Saturday, June 24, 2017

FULL REVIEW: The Defenders #1 (2017)


DEFENDERS #1 (2017), regular cover
by David Marquez. ©Marvel Comics
THE DEFENDERS, No. 1 
Publisher: Marvel Comics
Cover date: August 2017
On-sale: June 14, 2017
Cover price: $3.99
Pages: 40 (including cover)
Content: Editorial-77.5%, Advertising-22.5% (44.4% house)
Format: Standard, saddle-stiched, semi-gloss paper
 
Variants: 11 covers

“Who Will Defend Us?” (21 pages)
Writer: Brian Michael Bendis
Artist: David Marquez
Colorist: Justin Ponsor
Letterer: VC's Cory Petit
Asst. Editor: Alanna Smith
Editor: Tom Breevort

STORY GRADE: B+
ISSUE SCORE: 73.0 (out of 100)

THE BOTTOM LINE (UP TOP): A decent enough first issue that, for some reason, seems to feel like a second issue, but it doesn't really cover a lot of plot ground and it's not worth the extra $1 for one additional story page.

***DEFENSIVELY RECOMMENDED***

STORY SYNOPSIS: After taking out a small-time drug runner for selling tainted product, Diamondback, apparently back from the dead, attacks Luke Cage, Jessica Jones, Iron Fist, and Daredevil, the latter three off panel. Only Jessica is hurt, but she's a touch cookie, so she leaves the hospital and all four heroes join to scour Hell's Kitchen for Diamondback, who revealed his involvement by dropping his calling card, a handful of cut diamonds, into her gaping wound. As the heroes conduct their search, Black Cat shows up for a pre-arranged meeting with Diamondback, whereupon he offers her a high-level spot in his resurgent drug pushing operation. She's about to decline when Luke Cage bursts in, only to suffer an issue-ending beatdown.


COVER (4/10):
The main cover by interior artist David Marquez is the one being grades. To quote the second Doctor: I don't like it. I suppose it's being metaphorical by positioning the team in front of some non-descript inner-city buildings, but non-descript buildings are non-decript, kinda lacking in visual interest. But what's odd is Marquez' decision to have the characters, none of whom can fly, just floating in space. It's weird and disconcerting. Plus, it's not clear at all what Daredevil is using as a springpad to leap out toward the reader — Luke Cage's big toe, maybe? Also, there doesn't appear to be enough room between Daredevil and the three characters behind him for his unseen, but presumably outstretched left leg.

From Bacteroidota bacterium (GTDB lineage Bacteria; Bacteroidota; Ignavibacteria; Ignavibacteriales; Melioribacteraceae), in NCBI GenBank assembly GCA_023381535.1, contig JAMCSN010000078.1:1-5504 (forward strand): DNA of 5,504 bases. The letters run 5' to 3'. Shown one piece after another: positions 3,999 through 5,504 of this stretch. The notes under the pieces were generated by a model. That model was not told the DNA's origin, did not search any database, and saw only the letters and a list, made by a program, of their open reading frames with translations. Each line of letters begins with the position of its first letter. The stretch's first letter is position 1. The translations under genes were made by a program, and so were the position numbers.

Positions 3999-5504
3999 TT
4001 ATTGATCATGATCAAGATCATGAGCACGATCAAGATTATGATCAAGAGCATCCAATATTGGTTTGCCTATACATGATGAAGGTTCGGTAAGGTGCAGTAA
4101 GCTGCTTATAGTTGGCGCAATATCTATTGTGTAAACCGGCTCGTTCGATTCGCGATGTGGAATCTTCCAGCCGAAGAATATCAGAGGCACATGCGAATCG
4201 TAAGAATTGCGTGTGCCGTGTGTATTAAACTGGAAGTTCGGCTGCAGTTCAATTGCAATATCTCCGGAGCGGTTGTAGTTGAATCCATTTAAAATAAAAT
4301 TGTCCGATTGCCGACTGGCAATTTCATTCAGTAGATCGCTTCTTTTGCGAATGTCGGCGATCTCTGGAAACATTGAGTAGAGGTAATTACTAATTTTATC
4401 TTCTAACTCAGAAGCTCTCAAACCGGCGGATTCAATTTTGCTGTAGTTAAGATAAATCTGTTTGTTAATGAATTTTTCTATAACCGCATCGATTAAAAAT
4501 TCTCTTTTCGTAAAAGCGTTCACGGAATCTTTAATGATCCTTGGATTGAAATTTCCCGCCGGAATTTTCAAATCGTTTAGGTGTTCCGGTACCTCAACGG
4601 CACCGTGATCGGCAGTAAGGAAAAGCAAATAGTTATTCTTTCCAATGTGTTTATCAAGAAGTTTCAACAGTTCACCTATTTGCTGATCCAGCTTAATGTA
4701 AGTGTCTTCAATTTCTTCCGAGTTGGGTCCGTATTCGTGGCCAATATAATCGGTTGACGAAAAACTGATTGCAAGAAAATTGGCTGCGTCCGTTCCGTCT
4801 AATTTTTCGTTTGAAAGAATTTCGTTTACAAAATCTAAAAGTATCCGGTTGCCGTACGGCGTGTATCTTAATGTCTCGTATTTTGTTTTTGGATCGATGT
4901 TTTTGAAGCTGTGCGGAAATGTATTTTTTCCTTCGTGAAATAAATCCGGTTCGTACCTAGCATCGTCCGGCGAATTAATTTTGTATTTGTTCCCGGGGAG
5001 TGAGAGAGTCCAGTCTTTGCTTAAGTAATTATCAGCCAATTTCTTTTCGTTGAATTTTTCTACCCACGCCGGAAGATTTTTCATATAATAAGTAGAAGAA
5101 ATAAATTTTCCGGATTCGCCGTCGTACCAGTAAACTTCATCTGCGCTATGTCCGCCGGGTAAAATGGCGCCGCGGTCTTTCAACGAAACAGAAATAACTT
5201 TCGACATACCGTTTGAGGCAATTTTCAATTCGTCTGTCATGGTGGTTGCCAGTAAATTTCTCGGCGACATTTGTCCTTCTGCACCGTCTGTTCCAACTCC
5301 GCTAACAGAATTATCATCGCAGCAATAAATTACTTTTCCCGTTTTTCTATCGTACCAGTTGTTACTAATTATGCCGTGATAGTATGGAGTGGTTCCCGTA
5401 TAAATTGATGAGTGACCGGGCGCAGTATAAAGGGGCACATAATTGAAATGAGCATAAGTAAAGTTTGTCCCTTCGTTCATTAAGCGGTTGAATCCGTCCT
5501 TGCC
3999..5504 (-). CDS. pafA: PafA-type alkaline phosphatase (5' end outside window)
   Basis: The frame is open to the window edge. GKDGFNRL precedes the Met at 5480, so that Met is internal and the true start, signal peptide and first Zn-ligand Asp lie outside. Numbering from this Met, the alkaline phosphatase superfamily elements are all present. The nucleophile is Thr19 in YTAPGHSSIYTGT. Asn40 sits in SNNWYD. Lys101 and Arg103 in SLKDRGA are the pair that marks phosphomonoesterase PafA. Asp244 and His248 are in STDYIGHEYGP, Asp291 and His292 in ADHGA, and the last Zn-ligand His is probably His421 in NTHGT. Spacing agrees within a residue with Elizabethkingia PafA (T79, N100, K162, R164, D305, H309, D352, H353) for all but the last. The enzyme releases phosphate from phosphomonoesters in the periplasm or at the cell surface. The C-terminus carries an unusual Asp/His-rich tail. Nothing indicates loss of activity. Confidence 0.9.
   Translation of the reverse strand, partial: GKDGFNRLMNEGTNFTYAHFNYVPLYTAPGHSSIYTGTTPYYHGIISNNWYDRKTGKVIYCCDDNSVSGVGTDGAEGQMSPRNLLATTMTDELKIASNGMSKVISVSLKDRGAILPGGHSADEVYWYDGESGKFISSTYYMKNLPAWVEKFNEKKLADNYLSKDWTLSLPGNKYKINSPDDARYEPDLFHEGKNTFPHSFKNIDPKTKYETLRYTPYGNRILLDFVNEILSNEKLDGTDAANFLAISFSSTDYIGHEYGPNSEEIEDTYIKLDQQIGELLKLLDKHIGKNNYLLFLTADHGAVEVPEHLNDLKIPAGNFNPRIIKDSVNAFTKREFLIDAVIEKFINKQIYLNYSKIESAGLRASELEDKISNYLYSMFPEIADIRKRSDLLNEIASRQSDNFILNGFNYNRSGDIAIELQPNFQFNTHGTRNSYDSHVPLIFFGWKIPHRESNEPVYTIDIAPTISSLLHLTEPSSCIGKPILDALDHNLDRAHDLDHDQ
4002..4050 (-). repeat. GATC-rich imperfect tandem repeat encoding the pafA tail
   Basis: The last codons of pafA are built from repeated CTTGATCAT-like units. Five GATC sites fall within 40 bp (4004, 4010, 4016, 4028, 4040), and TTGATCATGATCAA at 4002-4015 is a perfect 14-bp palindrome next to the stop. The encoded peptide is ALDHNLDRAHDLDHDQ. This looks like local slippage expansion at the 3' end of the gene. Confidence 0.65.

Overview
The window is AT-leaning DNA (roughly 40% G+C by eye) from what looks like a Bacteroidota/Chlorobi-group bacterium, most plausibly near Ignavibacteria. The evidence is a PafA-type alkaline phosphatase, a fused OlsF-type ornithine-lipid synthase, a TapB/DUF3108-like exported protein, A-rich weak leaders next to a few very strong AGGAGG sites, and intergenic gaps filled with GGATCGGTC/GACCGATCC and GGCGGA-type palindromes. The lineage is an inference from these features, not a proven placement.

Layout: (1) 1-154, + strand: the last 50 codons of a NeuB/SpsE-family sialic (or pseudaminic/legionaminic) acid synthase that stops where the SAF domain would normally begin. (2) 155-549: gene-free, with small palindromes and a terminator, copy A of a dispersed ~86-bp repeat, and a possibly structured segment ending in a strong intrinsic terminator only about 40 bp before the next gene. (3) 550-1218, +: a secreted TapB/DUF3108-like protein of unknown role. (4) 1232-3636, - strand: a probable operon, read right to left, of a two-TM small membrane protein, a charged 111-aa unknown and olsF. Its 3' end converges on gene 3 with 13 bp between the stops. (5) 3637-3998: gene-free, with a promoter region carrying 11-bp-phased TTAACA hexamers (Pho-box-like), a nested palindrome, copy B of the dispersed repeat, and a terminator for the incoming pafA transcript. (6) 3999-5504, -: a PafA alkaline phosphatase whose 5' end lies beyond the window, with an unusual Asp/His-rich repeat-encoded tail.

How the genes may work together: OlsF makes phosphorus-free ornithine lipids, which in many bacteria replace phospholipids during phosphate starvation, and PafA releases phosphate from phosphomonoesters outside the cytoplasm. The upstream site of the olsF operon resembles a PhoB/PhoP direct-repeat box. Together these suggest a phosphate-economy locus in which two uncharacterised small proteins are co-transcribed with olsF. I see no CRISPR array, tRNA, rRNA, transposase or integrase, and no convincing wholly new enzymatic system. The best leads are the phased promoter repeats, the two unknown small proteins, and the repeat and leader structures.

Worse still, Luke Cage's yellow hoodie blends into the yellow of the logo, while the bottom three-quarters of the cover is all greys and blacks and dark purples, making it so much mud. Seriously, stand back four or five feet from the stand where this issue is displayed, and it doesn't look like anything.

This is the kind of cover that just screams, "Hey, this is the modern comic book industry, we're not trying to sell this issue to anybody. We fully get that there are no more casual readers, that everybody who buys this comic already knew they were buying it when they walked into the comic book store today."

Oh, and Jessica's face looks weird.

Of the other covers, the Skottie Young is my favorite, unsurprisingly. The Ron Lim cover is better I think than the Marquez version. There's no background, and Daredevil in in almost the exact same pose (just above the others instead of below), but it has the entire team rushing out and spotlighted by a lighter color, giving it more visual interest. Better still is the Stan Lee Box Exclusive. The worm's-eye view gives a much better sense than the others covers of saying, "We are here to defend this city." Plus, it gives ol' Stan the cameo with these characters that he was not afforded in their respective Netflix series. The Neal Adams cover seems an off choice. I certainly don't associate him with The Defenders, or any of the members of this iteration. He also has Daredevil in the same post as Marquez and Lim — leaping forward with one leg bent and both arms splayed out behind him. The cover looks weird though, like he hasn't drawn anything in 30 years and had to use Rob Liefeld for pose reference.